Committee reveals new path for Green Line LRT through downtown Calgary
CALGARY -- There are some big changes proposed for the biggest public infrastructure project in Calgary’s history.
After about seven hours behind closed doors, the city committee overlooking the $4.9 billion-project revealed a new alignment through the Beltline and downtown core. The proposed changes, which will need to be approved by council in March, include a shorter tunnel and a bridge over the Bow River.
The changes were necessary to keep the project on time and on budget, the mayor said. Naheed Nenshi added the updated path will allow the city to improve busing north of the Bow RIver.
“The idea is that $100 million or so will be used for queue jumping, for allowing buses to get around traffic and really much improving the bus experience from the north, which is huge transit ridership, until we build the next phase of the Green Line going north,” Nenshi said.
The improved Bus Rapid Transit route will run from Sixth Avenue S all the way north to 144th Avenue N until phase two of the Green Line is completed.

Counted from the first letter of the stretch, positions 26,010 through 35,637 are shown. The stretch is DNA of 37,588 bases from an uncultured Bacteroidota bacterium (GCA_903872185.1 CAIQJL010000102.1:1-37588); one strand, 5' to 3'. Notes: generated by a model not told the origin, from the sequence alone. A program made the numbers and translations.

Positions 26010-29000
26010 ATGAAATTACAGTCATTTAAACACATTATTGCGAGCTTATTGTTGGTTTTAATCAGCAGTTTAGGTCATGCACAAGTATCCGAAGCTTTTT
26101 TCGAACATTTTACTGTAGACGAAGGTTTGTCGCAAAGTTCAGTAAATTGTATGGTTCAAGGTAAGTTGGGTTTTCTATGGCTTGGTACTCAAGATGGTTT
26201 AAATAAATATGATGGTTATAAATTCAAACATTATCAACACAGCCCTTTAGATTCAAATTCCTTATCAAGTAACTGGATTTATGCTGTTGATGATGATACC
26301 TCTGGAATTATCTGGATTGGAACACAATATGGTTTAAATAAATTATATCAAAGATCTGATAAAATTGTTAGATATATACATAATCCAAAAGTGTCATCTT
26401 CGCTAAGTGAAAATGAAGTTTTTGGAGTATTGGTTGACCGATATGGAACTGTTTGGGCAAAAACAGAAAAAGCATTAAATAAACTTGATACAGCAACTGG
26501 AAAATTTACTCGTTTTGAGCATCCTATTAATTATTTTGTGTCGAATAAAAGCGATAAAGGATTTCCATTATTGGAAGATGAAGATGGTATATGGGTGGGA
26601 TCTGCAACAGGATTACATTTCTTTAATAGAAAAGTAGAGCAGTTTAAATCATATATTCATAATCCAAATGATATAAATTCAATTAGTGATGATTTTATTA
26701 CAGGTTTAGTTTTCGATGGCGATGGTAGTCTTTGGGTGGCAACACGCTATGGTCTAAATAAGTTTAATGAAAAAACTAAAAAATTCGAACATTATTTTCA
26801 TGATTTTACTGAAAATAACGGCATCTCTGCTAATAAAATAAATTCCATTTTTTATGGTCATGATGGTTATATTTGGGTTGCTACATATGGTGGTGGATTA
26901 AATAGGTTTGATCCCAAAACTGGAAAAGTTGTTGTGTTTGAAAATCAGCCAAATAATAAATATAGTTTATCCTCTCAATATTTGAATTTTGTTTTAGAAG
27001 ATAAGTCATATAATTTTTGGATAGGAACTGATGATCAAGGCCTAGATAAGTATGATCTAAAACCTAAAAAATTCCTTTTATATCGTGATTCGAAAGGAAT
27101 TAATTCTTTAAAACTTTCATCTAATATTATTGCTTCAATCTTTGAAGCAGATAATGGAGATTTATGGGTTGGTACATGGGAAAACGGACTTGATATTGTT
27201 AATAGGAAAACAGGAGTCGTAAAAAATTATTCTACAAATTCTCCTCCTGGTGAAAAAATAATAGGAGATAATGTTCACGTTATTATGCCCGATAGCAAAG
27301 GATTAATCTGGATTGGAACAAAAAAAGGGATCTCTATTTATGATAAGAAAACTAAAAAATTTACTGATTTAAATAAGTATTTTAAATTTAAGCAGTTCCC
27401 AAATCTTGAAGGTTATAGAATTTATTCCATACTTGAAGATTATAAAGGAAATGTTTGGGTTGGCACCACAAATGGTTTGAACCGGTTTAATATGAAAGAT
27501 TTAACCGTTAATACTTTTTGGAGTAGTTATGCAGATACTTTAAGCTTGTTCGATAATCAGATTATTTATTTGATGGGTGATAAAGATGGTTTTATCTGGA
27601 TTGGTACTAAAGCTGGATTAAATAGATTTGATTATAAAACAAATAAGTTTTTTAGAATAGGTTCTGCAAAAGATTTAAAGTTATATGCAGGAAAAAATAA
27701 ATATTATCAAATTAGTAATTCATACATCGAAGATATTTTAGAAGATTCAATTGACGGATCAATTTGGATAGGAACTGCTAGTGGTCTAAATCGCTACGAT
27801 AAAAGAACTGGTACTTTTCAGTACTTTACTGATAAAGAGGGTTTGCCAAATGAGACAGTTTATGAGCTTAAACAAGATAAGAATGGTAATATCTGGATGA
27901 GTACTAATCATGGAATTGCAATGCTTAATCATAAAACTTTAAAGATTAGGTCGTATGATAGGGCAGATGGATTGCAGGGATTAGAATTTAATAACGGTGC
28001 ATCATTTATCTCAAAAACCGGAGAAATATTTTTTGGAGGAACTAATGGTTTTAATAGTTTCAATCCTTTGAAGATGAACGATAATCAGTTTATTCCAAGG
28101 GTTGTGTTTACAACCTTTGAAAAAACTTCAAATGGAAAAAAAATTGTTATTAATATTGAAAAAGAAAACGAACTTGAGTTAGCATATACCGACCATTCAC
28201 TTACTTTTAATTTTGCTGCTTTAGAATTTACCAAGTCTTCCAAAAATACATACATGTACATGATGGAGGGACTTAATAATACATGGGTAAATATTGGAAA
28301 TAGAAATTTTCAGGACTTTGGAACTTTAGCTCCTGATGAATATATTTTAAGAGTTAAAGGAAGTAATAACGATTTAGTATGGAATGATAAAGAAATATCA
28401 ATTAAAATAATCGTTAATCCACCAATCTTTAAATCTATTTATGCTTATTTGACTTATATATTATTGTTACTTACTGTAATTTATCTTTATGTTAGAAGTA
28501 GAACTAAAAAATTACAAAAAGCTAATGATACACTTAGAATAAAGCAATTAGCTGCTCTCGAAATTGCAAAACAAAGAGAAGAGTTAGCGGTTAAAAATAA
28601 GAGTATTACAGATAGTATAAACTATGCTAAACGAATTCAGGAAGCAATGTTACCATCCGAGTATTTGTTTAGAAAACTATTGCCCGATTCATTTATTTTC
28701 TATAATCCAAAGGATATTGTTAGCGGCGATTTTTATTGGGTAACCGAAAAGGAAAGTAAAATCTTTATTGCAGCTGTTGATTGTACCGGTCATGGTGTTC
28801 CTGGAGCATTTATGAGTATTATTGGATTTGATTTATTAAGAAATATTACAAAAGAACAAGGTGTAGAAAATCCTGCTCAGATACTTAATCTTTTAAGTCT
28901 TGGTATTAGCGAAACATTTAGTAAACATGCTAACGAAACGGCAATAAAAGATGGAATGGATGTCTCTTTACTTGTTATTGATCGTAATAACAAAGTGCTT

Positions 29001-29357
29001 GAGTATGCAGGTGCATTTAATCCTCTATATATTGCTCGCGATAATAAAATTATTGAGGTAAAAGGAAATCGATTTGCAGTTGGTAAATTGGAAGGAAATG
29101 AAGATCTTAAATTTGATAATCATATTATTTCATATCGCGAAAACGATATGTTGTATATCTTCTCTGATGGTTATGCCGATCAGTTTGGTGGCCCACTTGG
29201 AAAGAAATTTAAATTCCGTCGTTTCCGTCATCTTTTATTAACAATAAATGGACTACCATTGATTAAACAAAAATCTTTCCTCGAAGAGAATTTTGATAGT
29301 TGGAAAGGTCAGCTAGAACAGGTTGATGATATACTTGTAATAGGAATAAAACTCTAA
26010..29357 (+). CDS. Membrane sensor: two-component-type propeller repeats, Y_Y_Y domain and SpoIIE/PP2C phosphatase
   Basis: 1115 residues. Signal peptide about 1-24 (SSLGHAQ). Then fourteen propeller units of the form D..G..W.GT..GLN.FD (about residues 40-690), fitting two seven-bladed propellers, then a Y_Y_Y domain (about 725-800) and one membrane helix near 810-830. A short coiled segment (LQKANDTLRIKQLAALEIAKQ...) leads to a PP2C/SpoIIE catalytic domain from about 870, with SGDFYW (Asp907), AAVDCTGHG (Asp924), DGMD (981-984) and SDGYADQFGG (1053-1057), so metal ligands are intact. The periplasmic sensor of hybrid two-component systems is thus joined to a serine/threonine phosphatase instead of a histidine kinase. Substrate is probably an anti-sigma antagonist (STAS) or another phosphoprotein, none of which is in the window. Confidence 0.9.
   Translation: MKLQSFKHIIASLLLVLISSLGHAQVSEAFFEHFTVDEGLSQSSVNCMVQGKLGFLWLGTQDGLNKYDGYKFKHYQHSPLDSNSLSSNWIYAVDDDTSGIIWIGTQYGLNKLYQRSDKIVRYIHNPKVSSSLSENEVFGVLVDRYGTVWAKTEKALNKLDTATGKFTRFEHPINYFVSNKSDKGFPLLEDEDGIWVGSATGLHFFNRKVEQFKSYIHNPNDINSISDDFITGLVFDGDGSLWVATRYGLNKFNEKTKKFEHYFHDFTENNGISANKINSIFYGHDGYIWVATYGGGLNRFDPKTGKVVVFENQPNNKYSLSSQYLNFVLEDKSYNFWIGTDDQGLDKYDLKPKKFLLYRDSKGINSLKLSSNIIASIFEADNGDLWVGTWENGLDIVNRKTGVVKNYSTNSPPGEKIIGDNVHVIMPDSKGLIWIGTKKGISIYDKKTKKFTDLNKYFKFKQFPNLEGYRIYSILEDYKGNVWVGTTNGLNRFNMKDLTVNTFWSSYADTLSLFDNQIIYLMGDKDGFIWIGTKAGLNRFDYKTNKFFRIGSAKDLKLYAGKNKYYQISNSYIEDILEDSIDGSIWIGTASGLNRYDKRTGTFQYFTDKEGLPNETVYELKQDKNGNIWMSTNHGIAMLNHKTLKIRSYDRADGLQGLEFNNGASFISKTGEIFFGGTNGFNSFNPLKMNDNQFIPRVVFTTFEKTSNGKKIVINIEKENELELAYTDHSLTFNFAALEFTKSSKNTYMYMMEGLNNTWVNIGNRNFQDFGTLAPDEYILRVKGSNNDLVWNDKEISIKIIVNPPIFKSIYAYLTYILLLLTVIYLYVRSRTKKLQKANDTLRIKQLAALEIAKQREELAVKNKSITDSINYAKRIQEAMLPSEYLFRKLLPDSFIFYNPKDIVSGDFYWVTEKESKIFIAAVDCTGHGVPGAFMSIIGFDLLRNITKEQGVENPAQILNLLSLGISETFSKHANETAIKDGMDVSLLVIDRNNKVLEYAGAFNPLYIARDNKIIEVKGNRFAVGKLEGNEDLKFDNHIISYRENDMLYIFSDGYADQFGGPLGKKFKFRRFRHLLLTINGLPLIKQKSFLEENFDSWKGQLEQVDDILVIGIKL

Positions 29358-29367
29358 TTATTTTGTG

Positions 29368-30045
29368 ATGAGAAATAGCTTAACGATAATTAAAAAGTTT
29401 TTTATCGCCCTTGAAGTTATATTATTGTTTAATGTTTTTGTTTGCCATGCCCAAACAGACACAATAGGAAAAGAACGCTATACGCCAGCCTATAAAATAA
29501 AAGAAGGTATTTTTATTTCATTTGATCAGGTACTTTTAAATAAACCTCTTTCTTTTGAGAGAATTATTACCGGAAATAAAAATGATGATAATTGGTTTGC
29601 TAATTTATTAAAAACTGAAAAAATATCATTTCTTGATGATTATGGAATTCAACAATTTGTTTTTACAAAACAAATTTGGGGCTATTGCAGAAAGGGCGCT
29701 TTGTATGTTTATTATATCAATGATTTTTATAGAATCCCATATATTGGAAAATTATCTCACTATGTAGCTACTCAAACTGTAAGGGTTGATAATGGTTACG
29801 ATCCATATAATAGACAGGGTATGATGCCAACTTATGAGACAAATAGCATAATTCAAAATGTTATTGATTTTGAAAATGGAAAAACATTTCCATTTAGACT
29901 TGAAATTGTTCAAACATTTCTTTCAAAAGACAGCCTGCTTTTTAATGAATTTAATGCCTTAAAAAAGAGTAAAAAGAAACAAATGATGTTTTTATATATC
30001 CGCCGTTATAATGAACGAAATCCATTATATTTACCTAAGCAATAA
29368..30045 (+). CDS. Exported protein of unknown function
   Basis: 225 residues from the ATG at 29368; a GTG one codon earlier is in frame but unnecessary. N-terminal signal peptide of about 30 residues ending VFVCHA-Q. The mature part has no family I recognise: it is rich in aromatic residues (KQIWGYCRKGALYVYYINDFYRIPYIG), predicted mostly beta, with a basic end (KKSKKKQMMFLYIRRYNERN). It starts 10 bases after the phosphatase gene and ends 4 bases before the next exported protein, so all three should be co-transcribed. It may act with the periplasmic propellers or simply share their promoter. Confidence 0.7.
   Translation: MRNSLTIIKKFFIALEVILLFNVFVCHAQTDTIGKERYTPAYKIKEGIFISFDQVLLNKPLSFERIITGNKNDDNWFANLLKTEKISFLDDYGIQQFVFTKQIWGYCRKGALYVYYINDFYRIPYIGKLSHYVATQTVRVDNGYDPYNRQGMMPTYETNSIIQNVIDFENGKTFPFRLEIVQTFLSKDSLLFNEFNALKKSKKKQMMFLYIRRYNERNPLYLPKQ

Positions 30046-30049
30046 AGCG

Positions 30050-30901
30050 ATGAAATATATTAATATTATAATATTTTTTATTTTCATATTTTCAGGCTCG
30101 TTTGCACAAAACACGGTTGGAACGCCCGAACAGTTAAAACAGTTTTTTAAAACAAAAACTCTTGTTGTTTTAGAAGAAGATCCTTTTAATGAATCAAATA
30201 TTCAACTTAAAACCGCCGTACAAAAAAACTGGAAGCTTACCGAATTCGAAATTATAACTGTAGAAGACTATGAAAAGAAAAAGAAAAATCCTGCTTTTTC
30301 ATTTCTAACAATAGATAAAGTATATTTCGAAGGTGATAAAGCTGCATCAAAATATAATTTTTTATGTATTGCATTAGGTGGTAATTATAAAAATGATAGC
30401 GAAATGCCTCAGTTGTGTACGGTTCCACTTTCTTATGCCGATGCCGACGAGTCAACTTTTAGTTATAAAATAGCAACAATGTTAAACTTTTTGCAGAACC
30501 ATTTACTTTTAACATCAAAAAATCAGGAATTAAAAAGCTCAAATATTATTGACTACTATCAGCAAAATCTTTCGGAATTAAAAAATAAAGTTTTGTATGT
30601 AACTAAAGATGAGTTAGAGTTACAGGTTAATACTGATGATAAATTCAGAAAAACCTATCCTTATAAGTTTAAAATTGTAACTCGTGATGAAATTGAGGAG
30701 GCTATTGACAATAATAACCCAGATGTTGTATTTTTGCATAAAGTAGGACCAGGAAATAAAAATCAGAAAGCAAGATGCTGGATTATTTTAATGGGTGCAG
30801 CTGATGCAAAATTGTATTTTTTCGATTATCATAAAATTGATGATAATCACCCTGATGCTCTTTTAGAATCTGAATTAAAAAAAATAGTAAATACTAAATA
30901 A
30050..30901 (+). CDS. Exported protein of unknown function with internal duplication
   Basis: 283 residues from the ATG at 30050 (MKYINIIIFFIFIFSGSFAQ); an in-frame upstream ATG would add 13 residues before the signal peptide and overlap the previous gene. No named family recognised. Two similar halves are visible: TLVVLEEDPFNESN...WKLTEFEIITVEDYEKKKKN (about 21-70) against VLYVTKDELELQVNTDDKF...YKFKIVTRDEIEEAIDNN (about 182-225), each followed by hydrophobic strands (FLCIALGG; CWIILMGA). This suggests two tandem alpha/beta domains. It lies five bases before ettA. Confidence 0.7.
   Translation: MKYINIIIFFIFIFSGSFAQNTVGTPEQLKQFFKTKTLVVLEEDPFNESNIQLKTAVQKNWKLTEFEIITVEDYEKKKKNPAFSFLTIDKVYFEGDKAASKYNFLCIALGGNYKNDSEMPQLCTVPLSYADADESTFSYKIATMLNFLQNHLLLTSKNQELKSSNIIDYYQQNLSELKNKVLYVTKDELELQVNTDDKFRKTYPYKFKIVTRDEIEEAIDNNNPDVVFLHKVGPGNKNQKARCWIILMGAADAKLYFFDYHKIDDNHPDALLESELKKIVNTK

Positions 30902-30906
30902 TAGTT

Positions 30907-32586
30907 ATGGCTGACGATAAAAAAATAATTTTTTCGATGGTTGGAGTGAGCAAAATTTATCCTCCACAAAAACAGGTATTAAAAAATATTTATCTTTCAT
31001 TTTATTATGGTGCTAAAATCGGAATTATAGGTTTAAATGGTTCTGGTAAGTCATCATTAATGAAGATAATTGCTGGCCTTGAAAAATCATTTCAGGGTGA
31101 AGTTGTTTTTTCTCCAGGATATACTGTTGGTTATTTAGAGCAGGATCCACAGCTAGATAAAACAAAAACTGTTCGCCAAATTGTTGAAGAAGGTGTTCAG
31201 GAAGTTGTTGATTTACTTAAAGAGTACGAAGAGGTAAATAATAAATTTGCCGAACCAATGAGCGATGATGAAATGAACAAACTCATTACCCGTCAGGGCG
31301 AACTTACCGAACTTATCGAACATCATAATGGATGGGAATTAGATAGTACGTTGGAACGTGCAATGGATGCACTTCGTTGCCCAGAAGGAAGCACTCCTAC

The proposed plan is to now go underground near Fourth Street S.E. and head east-west along 11 Avenue S.E. The track will then head north-south along Second Street S.W. before coming back up to the surface in the area around Eau Claire. The Green Line LRT will then go over a bridge across the river and run along Centre Street at level with street traffic.
Prior to Tuesday’s meeting, the plan was to have the line north of the river completely underground until 16th Avenue N. Now trains will run along the surface north of the Bow River.
The city is now accepting public feedback on the updated proposal. Administration will come to council with its final alignment plan for phase one in March.
Preparation work for the project has already started on land in the southeast and construction is scheduled to start in 2021.
Finding cash flow for the proposed C-Train line has been a struggle since the province announced it was withholding $480 million in the short term, with the bulk of the funds not expected to come until at least 2023 and beyond.